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Lau v. Adams

May 6, 2010

HON LAU, PLAINTIFF,
v.
DERRAL ADAMS, DEFENDANT.



The opinion of the court was delivered by: Michael J. Seng United States Magistrate Judge

ORDER DISMISSING COMPLAINT WITH LEAVE TO FILE AMENDED COMPLAINT WITHIN THIRTY DAYS

(Doc. 1)

Screening Order

I. Screening Requirement

Plaintiff is a state prisoner proceeding pro se and in forma pauperis in this civil rights action filed pursuant to 42 U.S.C. § 1983. Plaintiff has consented to magistrate judge jurisdiction under to 28 U.S.C. § 636(c)(1). Plaintiff filed the action on January 26, 2009.

On April 8, 2009, an order was entered granting Plaintiff's motion for leave to file an amended complaint. Plaintiff did not file an amended complaint within the allotted time, and on June 19, 2008, an order was entered directing Plaintiff to show cause why this action should not be dismissed for failure to prosecute. On June 30, 2009, Plaintiff filed a response setting forth allegations regarding the conditions of his confinement and attaching copies of inmate grievances. In an August 27, 2009, order the court advised Plaintiff that additional allegations had to be set forth, if at all, in an amended complaint. The court discharged the order to show cause and granted Plaintiff thirty days to file an amended complaint. Plaintiff was advised that if he failed to file an amended complaint, the court would proceed with and screen the original complaint.

On August 26, 2009, Plaintiff filed a document styled as a notice of appeal. It did not specify what order was being appealed. On October 22, 2009, the U.S. Court of Appeals for the Ninth Circuit dismissed the appeal for lack of jurisdiction. On November 13, 2009, this court received the mandate from the Ninth Circuit. To date, Plaintiff has not filed an amended complaint. The court therefore addresses the original complaint.

The Court is required to screen complaints brought by prisoners when the complaint seeks relief against a governmental entity or against an officer or employee of a governmental entity. 28 U.S.C. § 1915A(a). The Court must dismiss the complaint or portion thereof if the prisoner has raised claims that are legally "frivolous or malicious," that fail to state a claim upon which relief may be granted, or that seek monetary relief from a defendant who is immune from such relief. 28 U.S.C. § 1915A(b)(1),(2). "Notwithstanding any filing fee, or any portion thereof, that may have been paid, the court shall dismiss the case at any time if the court determines that . . . the action or appeal . . . fails to state a claim upon which relief may be granted." 28 U.S.C. § 1915(e)(2)(B)(ii).

Except in limited circumstances, none of which applies to a section 1983 action such as this, Rule 8(a)'s simplified pleading standard applies to all civil actions . Swierkiewicz v. Sorema N. A., 534 U.S. 506, 512 (2002); Fed. R. Civ. P. 8(a). Under Rule 8(a), a complaint must contain "a short and plain statement of the claim showing that the pleader is entitled to relief . . . ." Fed. R. Civ. P. 8(a). "Such a statement must simply give the defendant fair notice of what the plaintiff's claim is and the grounds upon which it rests." Swierkiewicz, 534 U.S. at 512. However, "the liberal pleading standard . . . applies only to a plaintiff's factual allegations." Neitze v. Williams, 490 U.S. 319, 330 n.9 (1989). "[A] liberal interpretation of a civil rights complaint may not supply essential elements of the claim that were not initially pled." Bruns v. Nat'l Credit Union Admin., 122 F.3d 1251, 1257 (9th Cir. 1997) (quoting Ivey v. Bd. of Regents, 673 F.2d 266, 268 (9th Cir. 1982)).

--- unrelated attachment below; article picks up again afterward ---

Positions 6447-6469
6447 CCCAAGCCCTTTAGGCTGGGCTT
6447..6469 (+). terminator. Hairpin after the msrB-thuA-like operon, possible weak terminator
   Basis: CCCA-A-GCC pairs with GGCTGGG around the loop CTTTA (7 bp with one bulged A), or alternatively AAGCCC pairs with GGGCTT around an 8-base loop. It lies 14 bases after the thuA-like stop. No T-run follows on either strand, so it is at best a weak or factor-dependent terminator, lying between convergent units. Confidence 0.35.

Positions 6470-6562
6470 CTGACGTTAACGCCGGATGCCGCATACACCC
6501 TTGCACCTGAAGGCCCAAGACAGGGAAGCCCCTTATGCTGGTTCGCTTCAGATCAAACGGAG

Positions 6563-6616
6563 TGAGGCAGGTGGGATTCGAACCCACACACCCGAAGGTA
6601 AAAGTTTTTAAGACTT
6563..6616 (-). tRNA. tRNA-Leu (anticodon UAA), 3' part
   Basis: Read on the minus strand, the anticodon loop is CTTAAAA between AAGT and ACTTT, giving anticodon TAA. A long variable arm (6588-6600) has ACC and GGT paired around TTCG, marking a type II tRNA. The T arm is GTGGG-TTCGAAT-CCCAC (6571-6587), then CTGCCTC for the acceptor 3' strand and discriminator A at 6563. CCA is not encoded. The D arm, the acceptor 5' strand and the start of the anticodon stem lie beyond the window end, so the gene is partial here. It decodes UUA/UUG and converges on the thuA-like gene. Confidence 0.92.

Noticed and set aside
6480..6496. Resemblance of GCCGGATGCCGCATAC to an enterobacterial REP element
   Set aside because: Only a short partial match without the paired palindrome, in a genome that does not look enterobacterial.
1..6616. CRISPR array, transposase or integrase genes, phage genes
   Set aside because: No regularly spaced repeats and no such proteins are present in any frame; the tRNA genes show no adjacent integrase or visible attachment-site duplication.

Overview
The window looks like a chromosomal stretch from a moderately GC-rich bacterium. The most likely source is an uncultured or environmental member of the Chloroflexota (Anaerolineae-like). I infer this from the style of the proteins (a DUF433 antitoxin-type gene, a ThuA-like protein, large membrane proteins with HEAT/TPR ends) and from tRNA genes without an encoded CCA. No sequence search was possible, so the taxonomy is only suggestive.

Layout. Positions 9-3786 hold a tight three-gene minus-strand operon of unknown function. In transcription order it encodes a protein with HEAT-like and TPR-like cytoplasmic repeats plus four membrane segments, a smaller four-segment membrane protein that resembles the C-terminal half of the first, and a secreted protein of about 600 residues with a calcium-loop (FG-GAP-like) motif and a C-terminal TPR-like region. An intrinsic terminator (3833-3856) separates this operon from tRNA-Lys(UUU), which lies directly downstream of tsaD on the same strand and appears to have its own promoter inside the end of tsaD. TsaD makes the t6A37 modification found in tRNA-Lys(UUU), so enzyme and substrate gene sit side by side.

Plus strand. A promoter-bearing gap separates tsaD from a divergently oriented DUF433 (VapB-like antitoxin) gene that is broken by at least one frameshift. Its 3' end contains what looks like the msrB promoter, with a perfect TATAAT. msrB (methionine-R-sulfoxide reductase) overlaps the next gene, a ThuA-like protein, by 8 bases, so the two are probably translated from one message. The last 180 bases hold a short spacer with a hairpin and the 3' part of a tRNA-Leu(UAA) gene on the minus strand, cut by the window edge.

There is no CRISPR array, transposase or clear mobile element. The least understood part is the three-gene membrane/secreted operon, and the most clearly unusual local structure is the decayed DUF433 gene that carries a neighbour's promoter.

II. Plaintiff's Claims

Plaintiff is an inmate in the custody of the California Department of Corrections and Rehabilitation (CDCR) at the R. J. Donovan Correctional Facility in San Diego. Plaintiff names as the sole defendant in this action Derral G. Adams, the Warden at California State Prison (CSP) Corcoran. In section III B of the complaint, Plaintiff lists as additional defendants "other guards, do not know names." Plaintiff's statement of claim, in its entirety, follows:

Plaintiff was put in SHU for ten months and CSP suppose release Lau to RJD Donovan State Prison on Oct 25, 2008, until now the Warden still keeping me in 24 hours isolated lock up confinement, let me suffering emotional and physically injury, violating my civil right by Warden Adams. (Compl., ¶ IV.)Plaintiff seeks to be released to RJ Donovan Correctional Facility, and damages for "wrongful confinement" in the Security Housing Unit (SHU). (Compl, ¶ V.)

A. SHU Placement

The Due Process Clause protects prisoners from being deprived of liberty without due process of law. Wolff v. McDonnell, 418 U.S. 539, 556 (1974). In order to state a cause of action for deprivation of procedural due process, a plaintiff must first establish the existence of a liberty interest for which the protection is sought. Liberty interests may arise from the Due Process clause itself or from state law. Hewitt v. Helms, 459 U.S. 460, 466-68 (1983). The Due Process Clause itself does not confer on inmates a liberty interest in being confined in the general prison population instead of administrative segregation. See Hewitt, 459 U.S. at 466-68. With respect to liberty interests arising from state law, the existence of a liberty interest created by prison regulation is determined by focusing on the nature of the deprivation. Sandin v. Conner, 515 U.S. 472, 481-84 ...


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